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I have a fortran code called from python whenever it is needed. Sometimes an error is produced in the fortran computations and it is handled with the command STOP, which completely stops both fortran and python codes. However, I need python to continue running. Is there any other command that stopping the fortran code does not affect python?

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1 Answer 1

up vote 2 down vote accepted

In your case I would use some status variables and return, for subroutines this would look like

subroutine mySqrt(number, res, stat)
  implicit none
  real,intent(in)     :: number
  real,intent(out)    :: res
  integer,intent(out) :: stat

  if ( number < 0.e0 ) then
    stat = -1 ! Some arbitrary number
    return    ! Exit
  endif

  res = sqrt(number)
  stat = 0
end subroutine

For functions this is a little difficult, but you could solve this by global (module) variables, but this is not thread-safe (in this version):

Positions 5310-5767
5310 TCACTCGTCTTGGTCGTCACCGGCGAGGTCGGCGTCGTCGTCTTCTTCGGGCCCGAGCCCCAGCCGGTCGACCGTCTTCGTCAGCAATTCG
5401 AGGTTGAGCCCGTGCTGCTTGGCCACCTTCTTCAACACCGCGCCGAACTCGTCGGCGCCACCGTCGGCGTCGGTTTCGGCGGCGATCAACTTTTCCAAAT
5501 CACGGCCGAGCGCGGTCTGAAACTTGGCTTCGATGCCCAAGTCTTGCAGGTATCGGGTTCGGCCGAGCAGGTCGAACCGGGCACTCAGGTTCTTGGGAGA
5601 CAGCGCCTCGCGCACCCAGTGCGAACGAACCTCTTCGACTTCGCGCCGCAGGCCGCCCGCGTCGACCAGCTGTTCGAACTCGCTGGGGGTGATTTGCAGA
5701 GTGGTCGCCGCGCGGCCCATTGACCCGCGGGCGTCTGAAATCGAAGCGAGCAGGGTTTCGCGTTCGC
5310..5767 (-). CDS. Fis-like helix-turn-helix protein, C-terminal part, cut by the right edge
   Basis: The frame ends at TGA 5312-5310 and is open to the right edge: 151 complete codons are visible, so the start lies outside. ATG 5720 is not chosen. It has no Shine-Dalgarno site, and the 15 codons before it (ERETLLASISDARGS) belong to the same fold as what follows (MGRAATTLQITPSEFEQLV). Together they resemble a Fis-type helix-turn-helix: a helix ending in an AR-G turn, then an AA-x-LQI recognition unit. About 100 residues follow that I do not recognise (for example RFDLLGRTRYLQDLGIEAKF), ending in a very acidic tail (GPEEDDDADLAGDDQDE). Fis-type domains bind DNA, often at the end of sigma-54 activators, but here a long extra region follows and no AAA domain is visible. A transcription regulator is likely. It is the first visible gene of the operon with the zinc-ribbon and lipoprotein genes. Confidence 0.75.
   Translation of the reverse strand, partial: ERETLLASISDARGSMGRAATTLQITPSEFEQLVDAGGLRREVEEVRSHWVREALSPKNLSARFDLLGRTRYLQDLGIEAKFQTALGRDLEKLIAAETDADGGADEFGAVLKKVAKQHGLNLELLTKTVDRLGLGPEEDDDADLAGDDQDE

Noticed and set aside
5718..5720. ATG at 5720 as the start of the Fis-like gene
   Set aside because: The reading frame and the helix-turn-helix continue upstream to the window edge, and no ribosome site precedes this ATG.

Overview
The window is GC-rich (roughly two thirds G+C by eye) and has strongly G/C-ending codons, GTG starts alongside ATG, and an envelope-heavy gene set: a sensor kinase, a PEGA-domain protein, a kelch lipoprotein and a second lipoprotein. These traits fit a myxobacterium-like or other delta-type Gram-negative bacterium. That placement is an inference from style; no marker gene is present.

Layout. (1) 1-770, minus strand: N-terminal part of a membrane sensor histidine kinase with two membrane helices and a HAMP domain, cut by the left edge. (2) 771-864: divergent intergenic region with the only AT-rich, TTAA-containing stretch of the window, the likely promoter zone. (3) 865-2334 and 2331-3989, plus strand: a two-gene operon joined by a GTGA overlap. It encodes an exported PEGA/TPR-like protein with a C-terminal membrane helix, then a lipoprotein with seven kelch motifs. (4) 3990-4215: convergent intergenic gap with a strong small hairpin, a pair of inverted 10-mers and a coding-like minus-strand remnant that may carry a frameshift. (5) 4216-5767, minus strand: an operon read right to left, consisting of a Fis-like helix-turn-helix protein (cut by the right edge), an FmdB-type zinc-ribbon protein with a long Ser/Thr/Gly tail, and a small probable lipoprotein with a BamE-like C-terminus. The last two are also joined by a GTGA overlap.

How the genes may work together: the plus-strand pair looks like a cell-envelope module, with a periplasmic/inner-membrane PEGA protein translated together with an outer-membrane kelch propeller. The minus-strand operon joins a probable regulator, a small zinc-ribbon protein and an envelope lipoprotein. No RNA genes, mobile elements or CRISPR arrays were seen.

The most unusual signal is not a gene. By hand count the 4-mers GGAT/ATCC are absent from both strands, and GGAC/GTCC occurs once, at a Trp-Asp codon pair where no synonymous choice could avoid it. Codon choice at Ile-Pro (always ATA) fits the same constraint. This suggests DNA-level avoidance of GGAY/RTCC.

module test
  integer,private :: lastSuccess
contains
  function mySqrt(number)
    implicit none
    real,intent(in)     :: number
    real                :: mySqrt

    if ( number < 0.e0 ) then
      lastSuccess = -1 ! Some arbitrary number
      mySqrt = 0.      ! Set some values s.t. the function returns something
      return           ! Exit
    endif

    mySqrt = sqrt(number)
    lastSuccess = 0
  end function

  function checkRes()
    implicit none
    integer :: checkRes

    checkRes = lastSuccess
  end function
end module test

This way, you first evaluate the function, and then can check whether it succeeded, or not. No stop required. You could even work with different error codes.

Another way (without internal variables) would be to set implausible results (like a negative number here), and check for that in your Python code.

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